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Vets Shut Out as Part of Harper's Divide and Conquer Strategy, Critics Say

Access to PM seems to depend on agreement with Tory policies: NDP.

By Jeremy J. Nuttall 18 Aug 2015 | TheTyee.ca

Jeremy J. Nuttall is The Tyee's Parliament Hill reporter in Ottawa. Find his previous stories here.

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'The ones who praise get the meetings,' says NDP Veterans Affairs critic Peter Stoffer.

The group of veterans shut out of a Fredericton Legion hall on Monday have joined the ranks of those on Stephen Harper's pay-no-mind list as the prime minister seeks to avoid those who don't agree with his policies, critics say.

That list includes veterans who don't like the closure of services offices or reductions in staff tasked with helping them navigate the benefits system.

Monday's newest second-class warriors were mostly Afghanistan veterans representing the organization Marijuana For Trauma, which seeks to help veterans suffering from post-traumatic stress disorder with marijuana treatment.

They wanted to talk to Harper or Veterans Affairs Minister Erin O'Toole about holistic treatment for the disorder, but couldn't break the line of the Conservative security staff, who denied them access.

Meanwhile, inside the Legion hall rented by the Conservative Party of Canada, veterans who would have been pre-approved under the party's campaign-stop policies listened to Harper make promises about veterans and the military.

While the approved veterans were given access, others had to wait outside and only got a glimpse of the prime minister as he entered and exited the building.

New Democrat Veterans Affairs critic Peter Stoffer said that such actions and policies have divided Canada's military veterans against each other.

"You always hear some veterans groups praising the department and other groups criticizing the department," Stoffer said. "The ones who praise get the meetings. The ones who criticize, they are reluctant to want to meet with."

Stoffer said it's a classic case of divide and conquer that's been going on for some time.

The Tyee asked the Conservative party how it chooses what veterans groups it will meet with, but it did not respond.

Divisions cause stress: advocate

Michael Blais, who runs the organization Canadian Veterans Advocacy, said that divisions among veterans have caused him stress.

He said it seems that whenever he speaks out against a policy or criticizes the government, there is a contingent of Tory supporters that goes after him.

"They're usually veterans, some are serving. They feel I'm too harsh on the Conservatives," Blais said. "I feel it's not the Conservatives [who are responsible], it's the government, and the government must be held to account."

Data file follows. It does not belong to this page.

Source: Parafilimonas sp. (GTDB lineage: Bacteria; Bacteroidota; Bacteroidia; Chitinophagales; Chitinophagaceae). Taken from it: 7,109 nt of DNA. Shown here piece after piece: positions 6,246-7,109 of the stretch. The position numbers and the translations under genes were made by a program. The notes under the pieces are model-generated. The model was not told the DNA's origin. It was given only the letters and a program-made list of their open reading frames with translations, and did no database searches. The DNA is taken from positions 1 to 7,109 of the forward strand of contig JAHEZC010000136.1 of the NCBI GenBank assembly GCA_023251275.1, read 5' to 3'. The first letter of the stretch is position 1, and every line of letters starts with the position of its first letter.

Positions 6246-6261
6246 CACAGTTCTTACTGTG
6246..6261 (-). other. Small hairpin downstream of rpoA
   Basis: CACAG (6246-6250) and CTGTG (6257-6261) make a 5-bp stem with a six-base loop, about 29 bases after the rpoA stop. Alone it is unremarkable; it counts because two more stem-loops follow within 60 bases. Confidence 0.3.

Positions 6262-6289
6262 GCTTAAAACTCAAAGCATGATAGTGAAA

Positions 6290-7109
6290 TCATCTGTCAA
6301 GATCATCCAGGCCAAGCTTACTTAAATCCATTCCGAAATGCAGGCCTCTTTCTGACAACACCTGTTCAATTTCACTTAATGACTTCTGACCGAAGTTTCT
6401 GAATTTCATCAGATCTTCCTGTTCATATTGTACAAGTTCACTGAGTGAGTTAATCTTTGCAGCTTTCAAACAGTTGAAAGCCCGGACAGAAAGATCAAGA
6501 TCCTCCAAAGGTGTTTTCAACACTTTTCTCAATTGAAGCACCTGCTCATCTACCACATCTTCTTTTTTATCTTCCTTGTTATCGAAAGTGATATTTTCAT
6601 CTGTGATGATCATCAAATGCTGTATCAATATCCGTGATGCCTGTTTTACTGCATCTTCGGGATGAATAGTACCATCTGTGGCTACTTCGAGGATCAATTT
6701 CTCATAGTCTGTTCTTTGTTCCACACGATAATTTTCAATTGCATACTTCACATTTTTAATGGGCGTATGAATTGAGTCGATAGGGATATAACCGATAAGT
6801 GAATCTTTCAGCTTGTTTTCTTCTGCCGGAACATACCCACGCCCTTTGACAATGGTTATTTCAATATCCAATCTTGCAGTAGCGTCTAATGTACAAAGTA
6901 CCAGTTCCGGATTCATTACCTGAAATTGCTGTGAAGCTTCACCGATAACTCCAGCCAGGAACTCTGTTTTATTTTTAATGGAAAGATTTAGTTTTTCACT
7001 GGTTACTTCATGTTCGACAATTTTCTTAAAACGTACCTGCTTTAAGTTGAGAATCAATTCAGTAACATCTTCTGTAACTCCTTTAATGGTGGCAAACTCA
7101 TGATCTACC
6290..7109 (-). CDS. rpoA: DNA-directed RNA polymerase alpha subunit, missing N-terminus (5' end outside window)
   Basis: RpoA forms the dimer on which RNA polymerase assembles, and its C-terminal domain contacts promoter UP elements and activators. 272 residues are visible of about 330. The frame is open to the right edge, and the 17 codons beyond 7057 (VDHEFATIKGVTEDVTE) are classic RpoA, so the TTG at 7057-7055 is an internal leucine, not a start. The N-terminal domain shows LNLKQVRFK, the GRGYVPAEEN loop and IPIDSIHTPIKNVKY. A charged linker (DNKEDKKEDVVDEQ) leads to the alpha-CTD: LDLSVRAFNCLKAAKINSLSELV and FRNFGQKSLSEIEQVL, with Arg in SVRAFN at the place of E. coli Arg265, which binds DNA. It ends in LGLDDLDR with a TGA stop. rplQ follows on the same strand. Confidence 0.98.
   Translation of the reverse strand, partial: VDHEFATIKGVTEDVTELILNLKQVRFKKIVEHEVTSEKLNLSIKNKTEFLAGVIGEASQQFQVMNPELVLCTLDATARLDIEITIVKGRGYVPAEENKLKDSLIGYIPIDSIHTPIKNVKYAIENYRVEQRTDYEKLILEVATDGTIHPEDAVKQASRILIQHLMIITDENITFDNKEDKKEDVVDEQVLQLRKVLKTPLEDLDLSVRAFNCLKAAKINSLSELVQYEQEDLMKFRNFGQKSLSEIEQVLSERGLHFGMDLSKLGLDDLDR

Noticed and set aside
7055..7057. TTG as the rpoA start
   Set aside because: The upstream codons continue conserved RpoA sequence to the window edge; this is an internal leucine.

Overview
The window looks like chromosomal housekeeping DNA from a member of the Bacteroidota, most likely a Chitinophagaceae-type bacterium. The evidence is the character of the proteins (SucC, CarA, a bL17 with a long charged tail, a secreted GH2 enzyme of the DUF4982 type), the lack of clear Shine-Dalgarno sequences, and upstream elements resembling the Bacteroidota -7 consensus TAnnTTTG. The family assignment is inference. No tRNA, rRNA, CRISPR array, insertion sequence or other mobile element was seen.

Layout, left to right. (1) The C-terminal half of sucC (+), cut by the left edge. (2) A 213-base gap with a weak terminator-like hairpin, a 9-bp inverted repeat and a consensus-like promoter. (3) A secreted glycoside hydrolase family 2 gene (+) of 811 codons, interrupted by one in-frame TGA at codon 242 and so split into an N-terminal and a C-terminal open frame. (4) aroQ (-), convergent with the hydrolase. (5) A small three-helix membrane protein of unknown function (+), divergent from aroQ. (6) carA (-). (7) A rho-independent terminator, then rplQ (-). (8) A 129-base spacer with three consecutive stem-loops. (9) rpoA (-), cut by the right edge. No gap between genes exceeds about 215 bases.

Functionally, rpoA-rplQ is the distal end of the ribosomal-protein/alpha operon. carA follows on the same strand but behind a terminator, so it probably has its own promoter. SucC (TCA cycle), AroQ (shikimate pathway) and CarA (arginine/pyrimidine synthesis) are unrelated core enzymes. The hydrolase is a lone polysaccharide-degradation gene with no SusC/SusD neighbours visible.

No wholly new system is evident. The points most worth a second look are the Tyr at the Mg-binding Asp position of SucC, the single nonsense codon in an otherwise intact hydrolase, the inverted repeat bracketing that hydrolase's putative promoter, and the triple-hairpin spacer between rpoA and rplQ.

Another group of veterans who disagree with Harper's policies is rallying under the banner "Anyone But Conservatives -- Canadian Veterans Campaign 2015."

The organization is asking Canadians to vote for any alternative to the current government, citing Conservative decisions such as replacing lifetime pensions for injured vets with lump-sum payments, cutting 900 jobs from Veterans Affairs Canada since 2006, and closing offices around the country.

"[The Conservatives] saved $3.9 million by closing nine Veteran Affairs offices while having the gall to spend $4.5 million for Hockey Night in Canada TV ads to tell Canadians how great a job they are doing to help veterans," said the group in a statement Monday.

Blais said he isn't aware of any veterans groups that actively support the prime minister, but knows of plenty that stay silent.

Gov't underspent on vets: Liberal candidate

For Andrew Leslie, a retired general and the Liberal candidate for the Ottawa riding of Orléans, the bigger problem is how the Conservatives have treated veterans on the whole during their time in office.

Leslie said that Harper has under-spent on Veterans Affairs by more than $1 billion since 2006, but has tried to fool Canadian voters by announcing the government will allocate more money to veterans, such as a $200-million announcement last fall.

Initially, the $200 million promised in mental health spending was thought to be allocated over six years, but the fine print later showed it was 50.

Leslie said that allocating more money to vets doesn't mean it has been spent.

"[Harper] has pointed to the budget increases to the department of Veterans Affairs, but he neglects to tell Canadians that he has deliberately lapsed or not spent money that he's told the Canadian people he has spent on vets," Leslie said.

"Think about what $1 billion could have done to ease the pain and suffering of those who have literally risked it all for us."

Leslie said that funding could have gone to front-line services, keeping support offices open, and more caseworkers to help veterans navigate the benefits system.

Leslie referred to the Conservative government's handling of Veterans Affairs as a "decade of deceit."  [Tyee]

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